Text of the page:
Thursday, October 06, 2016

Benjamin Harrison by Charles W. Calhoun

My book for August was Benjamin Harrison: The American Presidents Series: The 23rd President, 1889-1893 by Charles W. Calhoun. This is part of my long term project to read books about all of the presidents. This book is on a New York Times list of recommended books for each president.

Benjamin Harrison was the grandson of William Henry Harrison. I read a book about William Henry Harrison in 2013. Harrison was a prominent local attorney, Presbyterian church leader and politician in Indianapolis, Indiana. He ran for governor of Indiana twice unsuccessfully before being elected to the U.S. Senate by the Indiana legislature.

Harrison served one term between the two nonconsecutive Glover Cleveland terms. He defeated Cleveland in 1888 and then was defeated by Cleveland in 1892. Although Harrison received 90,000 fewer popular votes than Cleveland in 1888, he carried the Electoral College by 233 to 168. In 1892, Cleveland had 277 electoral votes to Harrison's 145. Cleveland also won the popular vote by 380,000.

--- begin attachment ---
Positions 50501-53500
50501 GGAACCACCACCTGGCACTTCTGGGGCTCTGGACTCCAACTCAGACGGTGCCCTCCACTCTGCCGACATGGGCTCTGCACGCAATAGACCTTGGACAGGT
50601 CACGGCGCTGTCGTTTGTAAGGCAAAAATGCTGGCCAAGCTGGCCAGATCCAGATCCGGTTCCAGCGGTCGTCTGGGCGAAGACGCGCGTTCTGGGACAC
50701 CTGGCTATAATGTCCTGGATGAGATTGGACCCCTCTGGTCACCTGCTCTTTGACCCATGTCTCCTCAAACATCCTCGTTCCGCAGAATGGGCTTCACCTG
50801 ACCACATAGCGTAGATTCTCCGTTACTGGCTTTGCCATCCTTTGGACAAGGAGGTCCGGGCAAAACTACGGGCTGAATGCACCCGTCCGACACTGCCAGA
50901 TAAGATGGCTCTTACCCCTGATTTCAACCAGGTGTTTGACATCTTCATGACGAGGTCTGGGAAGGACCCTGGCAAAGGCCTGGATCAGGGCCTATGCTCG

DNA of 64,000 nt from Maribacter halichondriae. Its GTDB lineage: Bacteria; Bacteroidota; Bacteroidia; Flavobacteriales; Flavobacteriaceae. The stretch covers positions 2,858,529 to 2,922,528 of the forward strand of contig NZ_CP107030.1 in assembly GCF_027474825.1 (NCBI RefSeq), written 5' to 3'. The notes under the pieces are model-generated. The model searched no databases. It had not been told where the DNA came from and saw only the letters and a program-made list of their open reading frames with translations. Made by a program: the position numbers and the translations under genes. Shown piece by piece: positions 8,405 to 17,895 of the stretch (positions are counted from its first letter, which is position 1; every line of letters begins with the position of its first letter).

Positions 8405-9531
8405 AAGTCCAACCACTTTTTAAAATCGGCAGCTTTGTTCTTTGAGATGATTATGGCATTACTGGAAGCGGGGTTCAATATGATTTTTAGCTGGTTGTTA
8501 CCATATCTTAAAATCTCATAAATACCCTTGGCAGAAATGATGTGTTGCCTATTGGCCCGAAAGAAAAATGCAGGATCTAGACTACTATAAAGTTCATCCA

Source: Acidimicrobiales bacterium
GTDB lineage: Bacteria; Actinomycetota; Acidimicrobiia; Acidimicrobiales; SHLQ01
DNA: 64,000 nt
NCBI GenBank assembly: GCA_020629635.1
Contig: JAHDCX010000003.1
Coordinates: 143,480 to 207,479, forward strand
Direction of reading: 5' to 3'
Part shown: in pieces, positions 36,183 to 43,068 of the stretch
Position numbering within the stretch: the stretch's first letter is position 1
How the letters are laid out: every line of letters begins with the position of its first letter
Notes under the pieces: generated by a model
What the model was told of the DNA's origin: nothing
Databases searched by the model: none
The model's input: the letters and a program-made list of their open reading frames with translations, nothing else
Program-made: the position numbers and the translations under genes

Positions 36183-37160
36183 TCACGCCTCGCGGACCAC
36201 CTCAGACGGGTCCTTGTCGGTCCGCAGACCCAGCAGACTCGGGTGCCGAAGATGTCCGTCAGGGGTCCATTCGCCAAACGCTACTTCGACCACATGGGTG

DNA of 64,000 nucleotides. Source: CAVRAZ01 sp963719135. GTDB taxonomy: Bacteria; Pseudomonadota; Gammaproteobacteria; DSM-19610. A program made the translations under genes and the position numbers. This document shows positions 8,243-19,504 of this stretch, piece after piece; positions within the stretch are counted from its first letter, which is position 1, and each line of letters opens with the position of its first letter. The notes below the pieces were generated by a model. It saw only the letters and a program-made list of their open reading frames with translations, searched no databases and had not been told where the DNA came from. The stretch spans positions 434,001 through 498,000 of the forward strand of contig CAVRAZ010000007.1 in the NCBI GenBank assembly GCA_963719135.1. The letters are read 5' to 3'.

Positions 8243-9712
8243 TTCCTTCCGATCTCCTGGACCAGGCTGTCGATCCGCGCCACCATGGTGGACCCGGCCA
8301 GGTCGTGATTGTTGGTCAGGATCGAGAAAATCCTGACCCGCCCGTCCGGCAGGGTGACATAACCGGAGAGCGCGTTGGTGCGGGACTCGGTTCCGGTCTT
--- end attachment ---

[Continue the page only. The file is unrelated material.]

Harrison presidency included the McKinley Tariff Act which imposed historic protective trade rates, the Sherman Antitrust Act, the Sherman Sliver Purchase Act and the Forest Reserve Act. He proposed federal education funding as well as voting rights enforcement for African Americans, but failed.

Harrison wife died in October of 1892 as he was running for reelection. In 1896, Harrison married Mary Scott Lord Dimmick, the widowed 37-year-old niece and former secretary of his deceased wife.

At only 166 pages, it is a short book. It is very readable. It is not quite as interesting as some of the other presidential biographies that I have read...

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